The Fellowship of the Frog by Edgar Wallace

I love mystery stories. I think it’s because they are immune to being kitschy. It seems that the more tackier a mystery can be, the more I want it. The shady gentlemen, the clever yet unconventional detectives, the femmes fatales – I can’t get enough of them. If a mystery has these things, I will read it.

But I have a tough time writing or talking about mystery novels. I feel like I should admit that it’s a lowbrow genre. I mean you’ll never see a Noble being awarded for a series of mystery books (Right? I haven’t done my research.). But at the same time, the features that can make a highbrow novel unreadable, can make a mystery all the more enjoyable. Mysteries, in my view, can easily get away with stereotyped characters and cheesy dialogue. In any other sort of genre, thrillers included (Hi, Dan Brown!), these features will hurt the value of the writing. In mysteries, on the other hand, they are expected and encouraged, in my view at least. But on to the case!

The Fellowship of the Frog starts out with the murder of an undercover detective at the hands of the Frog, the mysterious leader of an ever increasing group of tramps. The Fellowship, so called because of the frog tattoos on the members’ hands, has become so expansive that they threaten the international affairs of England.

The Frog sprechen the Deutsch?

Enter Dick Gordon and Elk, the rozzers on the case of the Frog. Gordon is dashing, Elk doesn’t play by the book. Gordon wants the girl, Elk wants a promotion. In other words, they’re perfect for me. But the questions they have to answer are many:
Who is that strange American who keeps turning up at interesting places?
Who is the Frog and how can they stop him?
Is the Fellowship of the Frog really the coolest name for mystery novel? (Yes. Sweet baby Jesus, yes.)
Will Dick Gordon and Miss Bennett be able to live happily ever after?
Is Elk’s mangling of important historical dates funny way to round out his character? (Ugh, no.)
Will all of these questions be neatly wrapped up in the end? (You better believe it. The Frog is no match for my rules of good mystery writing)

I don’t see much point in running down the whole plot for you. After all, you’re either going to read the Fellowship of the Frog, or you’re going to read a mystery like it. Besides being an enjoyable read, there’s nothing about Fellowship to really set it apart from other mysteries, but that doesn’t mean it wasn’t good. One of the things I liked best about the book was most likely due to the time it was written. Apparently, in 1920s mystery novels, a man didn’t merely sit down, he “dropped with a sigh to the Chesterfield”. Also, in Frog-ravished England, facial hair is whiskers, telephones are ‘phones, and omnibuses are ‘buses. Ah, those were the days.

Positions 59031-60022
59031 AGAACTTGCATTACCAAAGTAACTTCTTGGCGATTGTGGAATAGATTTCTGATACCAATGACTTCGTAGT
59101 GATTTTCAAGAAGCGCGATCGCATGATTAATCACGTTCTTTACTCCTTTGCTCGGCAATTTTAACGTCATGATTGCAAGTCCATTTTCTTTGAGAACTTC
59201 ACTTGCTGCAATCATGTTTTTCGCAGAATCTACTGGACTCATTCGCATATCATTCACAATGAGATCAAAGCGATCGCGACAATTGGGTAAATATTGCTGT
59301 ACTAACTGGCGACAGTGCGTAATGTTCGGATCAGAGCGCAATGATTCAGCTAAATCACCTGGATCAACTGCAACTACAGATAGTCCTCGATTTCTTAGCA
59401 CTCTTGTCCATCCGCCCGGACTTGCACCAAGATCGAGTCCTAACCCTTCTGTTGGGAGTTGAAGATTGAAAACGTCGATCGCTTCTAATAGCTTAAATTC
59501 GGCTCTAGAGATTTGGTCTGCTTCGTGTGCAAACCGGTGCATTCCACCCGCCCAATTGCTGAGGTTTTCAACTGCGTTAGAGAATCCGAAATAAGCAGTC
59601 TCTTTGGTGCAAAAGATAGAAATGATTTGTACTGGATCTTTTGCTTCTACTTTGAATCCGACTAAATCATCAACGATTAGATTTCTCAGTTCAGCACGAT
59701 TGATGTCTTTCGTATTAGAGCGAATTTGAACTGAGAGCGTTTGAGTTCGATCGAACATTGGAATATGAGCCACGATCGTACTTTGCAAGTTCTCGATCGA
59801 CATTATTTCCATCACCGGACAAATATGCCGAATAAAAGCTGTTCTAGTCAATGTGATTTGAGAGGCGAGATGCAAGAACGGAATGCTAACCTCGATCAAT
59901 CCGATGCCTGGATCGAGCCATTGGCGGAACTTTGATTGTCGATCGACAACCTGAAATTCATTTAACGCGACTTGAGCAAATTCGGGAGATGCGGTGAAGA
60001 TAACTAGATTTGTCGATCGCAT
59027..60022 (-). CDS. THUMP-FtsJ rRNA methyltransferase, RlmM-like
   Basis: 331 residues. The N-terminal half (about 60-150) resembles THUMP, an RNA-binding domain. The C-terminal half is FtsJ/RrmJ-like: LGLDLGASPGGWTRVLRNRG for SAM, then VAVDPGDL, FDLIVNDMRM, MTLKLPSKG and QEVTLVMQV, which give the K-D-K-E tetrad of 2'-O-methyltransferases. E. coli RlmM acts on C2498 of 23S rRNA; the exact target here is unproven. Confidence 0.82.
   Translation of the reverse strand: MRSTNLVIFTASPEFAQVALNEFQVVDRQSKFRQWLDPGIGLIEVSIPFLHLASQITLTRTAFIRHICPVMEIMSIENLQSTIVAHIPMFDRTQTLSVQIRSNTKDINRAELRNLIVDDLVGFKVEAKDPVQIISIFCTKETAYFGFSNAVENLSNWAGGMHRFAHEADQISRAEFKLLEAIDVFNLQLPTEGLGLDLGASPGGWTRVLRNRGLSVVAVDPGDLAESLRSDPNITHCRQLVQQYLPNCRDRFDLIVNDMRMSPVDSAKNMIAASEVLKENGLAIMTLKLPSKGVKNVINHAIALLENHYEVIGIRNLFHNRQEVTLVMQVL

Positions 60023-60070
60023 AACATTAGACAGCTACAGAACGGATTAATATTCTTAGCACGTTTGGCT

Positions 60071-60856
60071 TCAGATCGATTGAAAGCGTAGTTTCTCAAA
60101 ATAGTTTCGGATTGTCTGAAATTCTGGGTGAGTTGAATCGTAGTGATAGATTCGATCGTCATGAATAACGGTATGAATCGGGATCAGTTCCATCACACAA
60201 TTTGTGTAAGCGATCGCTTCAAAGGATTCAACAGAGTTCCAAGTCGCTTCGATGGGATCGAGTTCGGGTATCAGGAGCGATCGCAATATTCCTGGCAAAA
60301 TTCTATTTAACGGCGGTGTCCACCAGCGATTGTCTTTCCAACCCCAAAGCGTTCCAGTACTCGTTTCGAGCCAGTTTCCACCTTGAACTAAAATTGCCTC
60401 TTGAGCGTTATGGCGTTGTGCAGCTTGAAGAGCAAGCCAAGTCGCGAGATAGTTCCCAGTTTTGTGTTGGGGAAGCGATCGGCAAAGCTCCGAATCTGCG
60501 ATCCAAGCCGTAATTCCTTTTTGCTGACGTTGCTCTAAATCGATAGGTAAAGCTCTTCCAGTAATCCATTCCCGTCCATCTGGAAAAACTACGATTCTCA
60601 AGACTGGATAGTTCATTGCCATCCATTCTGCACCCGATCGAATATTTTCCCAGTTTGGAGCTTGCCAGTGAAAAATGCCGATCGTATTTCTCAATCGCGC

Fellowship does have some short-comings, though. One of the most obvious is the way it has only two female characters – a safe, gentle one and a dangerous, provocative one. Guess which one the detective gets in the end? This two-women-only syndrome isn’t as bad as it is in the Bond films, but it’s very obvious that these women are not really characters at all. The one oohs and aahs, the other woos and wails. But I suppose novels like Fellowship weren’t really written with women in mind.

For those of you that are interested, Fellowship was made into at least one movie (as were 160 of Wallace’s other books, including King Kong). I can’t say whether the dialogue remains true, but I can leave you with some of the original.

One of my favorite lines from Fellowship comes in a character’s description of Lola, the appropriately named saucy female of the story. He says to her, “… I like you. There’s something about you that is very attractive – don’t stop me, because I’m not gong to get fresh with you, or suggest that you’re the only girl that ever made tobacco taste like molasses…” If a guy complimented you like that, girls, would you stop him?

I didn’t think so.

Up next: Eye Scream by Henry Rollin. Check it here.

The article originally appeared on Better Than Sliced Bread